Yes, You Can Make Your Tech Survive Obsolescence

First we buy a gadget. For the next few years, the manufacturer releases occasional software updates that fix bugs and protect us from vulnerabilities. One day, those updates stop coming. According to traditional wisdom, it’s time to buy a new device.

But what if it is not?

The truth is, upgrades don’t have to be so automated. We can often delay them if we follow some of the best security practices and take control of our personal tech. After all, upgrading to a tech company schedule is unrealistic for everyone – some devices, including expensive Android phones, stop receiving software updates after only two years. We all do not have the time or money to buy new products regularly.

At the same time, we do not want our gadgets to hold on for long enough to become susceptible to bugs, cyberattacks and other bugs. Software upgrades are usually required for that reason. “Everyone needs to be able to use technology safely to live and work,” said Hillary Shohony, executive director of Free Geek, a nonprofit that reuses old machines for schools and seniors.

“What a reality for many people and everyone has to join the digital world,” she said. “It’s not fair to say you need the best computer to get the best security.”

So how do we run that line? A new gadget is a must buy, there are ways to keep your devices safe even when the manufacturer stops providing software updates. Here’s what you need to know.

Think about how we use technology nowadays. On computers, everything from homework to editing spreadsheets is done through a web browser. On the phone, we rely heavily on both the web and the app.

So staying safe online without the developer’s direct help often involves taking steps to browse the web and use apps. Here are some things to keep in mind:

  • Keep your browser up to date. Staying on top of browser updates will provide some protection against malicious websites. Trusted browser companies like Mozilla, the maker of Firefox, update their apps to work on computers older than 10 years.

  • As always, avoid questionable behavior. Do not open messages or click on links from unknown senders, and, if possible, only use apps offered by trusted brands, said Sinan Aren, a security firm, executive at Barracuda Networks.

  • Keep an eye out for suspicious applications. Android devices are more susceptible to malware than Apple phones because they can be set up to install apps from unauthorized App Stores. In addition, many manufacturers stop supporting Android devices after only two years. Google declined to comment. Older Android device owners can add a layer of security by installing a malware-scanning app from brands like Malwarebytes, NortonLifeLock and Lookout.

  • Protect your online accounts. Even if your device’s software is outdated, set up your online accounts with dual-factor authentication – a security practice that generates unique code by application or text message whenever you log in to a site – to prevent improper access to your account. Can help. In case your password is stolen.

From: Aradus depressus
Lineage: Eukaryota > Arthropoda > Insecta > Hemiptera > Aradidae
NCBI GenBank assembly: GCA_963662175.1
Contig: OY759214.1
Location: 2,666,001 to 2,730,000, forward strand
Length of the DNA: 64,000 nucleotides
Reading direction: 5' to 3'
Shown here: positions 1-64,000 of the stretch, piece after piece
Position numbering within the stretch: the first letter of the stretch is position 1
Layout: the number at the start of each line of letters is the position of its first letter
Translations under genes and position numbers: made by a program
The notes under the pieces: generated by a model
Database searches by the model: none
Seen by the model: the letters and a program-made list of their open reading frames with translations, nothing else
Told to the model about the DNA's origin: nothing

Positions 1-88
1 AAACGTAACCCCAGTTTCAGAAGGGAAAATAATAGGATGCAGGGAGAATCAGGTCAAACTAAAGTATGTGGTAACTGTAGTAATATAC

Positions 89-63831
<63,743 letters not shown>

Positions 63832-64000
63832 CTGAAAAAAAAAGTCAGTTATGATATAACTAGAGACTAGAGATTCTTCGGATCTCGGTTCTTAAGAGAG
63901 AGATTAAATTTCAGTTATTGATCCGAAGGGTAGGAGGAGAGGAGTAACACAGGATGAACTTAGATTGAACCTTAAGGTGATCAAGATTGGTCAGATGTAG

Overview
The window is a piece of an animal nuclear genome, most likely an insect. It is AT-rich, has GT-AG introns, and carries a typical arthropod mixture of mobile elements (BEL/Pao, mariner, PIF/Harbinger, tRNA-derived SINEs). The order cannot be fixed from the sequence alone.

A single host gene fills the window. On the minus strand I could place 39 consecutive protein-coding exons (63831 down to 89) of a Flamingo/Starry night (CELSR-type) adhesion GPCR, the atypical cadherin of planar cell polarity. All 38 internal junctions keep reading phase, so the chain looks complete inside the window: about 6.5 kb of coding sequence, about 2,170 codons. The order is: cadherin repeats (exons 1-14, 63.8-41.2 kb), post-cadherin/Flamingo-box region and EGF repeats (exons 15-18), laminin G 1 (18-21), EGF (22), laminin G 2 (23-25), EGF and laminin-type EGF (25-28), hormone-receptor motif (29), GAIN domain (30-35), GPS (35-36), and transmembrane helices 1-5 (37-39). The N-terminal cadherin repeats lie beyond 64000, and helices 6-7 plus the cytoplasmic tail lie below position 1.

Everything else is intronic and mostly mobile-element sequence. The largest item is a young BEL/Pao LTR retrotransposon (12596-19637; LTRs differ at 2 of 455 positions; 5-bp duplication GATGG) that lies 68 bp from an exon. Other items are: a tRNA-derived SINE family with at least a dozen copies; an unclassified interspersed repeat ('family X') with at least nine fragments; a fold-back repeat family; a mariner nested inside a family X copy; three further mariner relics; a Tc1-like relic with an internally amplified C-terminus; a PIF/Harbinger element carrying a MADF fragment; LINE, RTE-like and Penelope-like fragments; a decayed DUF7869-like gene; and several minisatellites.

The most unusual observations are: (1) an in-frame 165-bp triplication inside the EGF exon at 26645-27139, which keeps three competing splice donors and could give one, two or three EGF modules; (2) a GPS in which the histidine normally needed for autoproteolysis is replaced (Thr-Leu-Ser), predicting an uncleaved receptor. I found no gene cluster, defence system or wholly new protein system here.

Doing all of the above will reduce the risk, but will not eliminate it. Dan Guido, chief executive of Trail of Beats, said older devices were open to exploitation for attackers because of known vulnerabilities within the old software.

“Unsupported devices are a stable target for attackers – a sitting duck -” he said.

There are more advanced measures that can keep the device functional and its supported life safe. One involves replacing the manufacturer’s software system with an alternative.

Ms. Shohony’s Nonprofit, Free Geek, Portland, Ore. Located, revives the old personal computer by installing a copy of Linux, an open-source operating system known for strong security and used for basic functions such as browsing the web, exchanging emails and composing documents.

Installing a separate operating system requires some technical knowledge, but numerous resources and tutorials online provide step-by-step instructions for adding Linux to older Windows and Mac machines.

Smartphone owners have fewer options. For Android, LineageOS, an open-source mobile operating system, has received positive reviews for its robust security.

Older Apple mobile devices, however, cannot be easily modified to install an alternative operating system. In fact, security experts recommend against “jailbreaking” or injecting unauthorized software, as it could compromise the security of the Apple device.

We can also take steps with our hardware to keep our devices running, such as replacing old batteries. But over time, when the cost, effort, and risk increase and it becomes impractical to revive the device, upgrading is your best bet.

That doesn’t mean we have to take our equipment to a recycling center. For example, by turning off an outdated iPad’s Internet connection, you can safely use it for light tasks such as playing music or writing recipes, said Kyle Vince, iFixit’s chief executive, who provides tools and instructions for repairing tech products. .

“If it’s not connected to the net, it doesn’t matter if it’s outdated,” he said.

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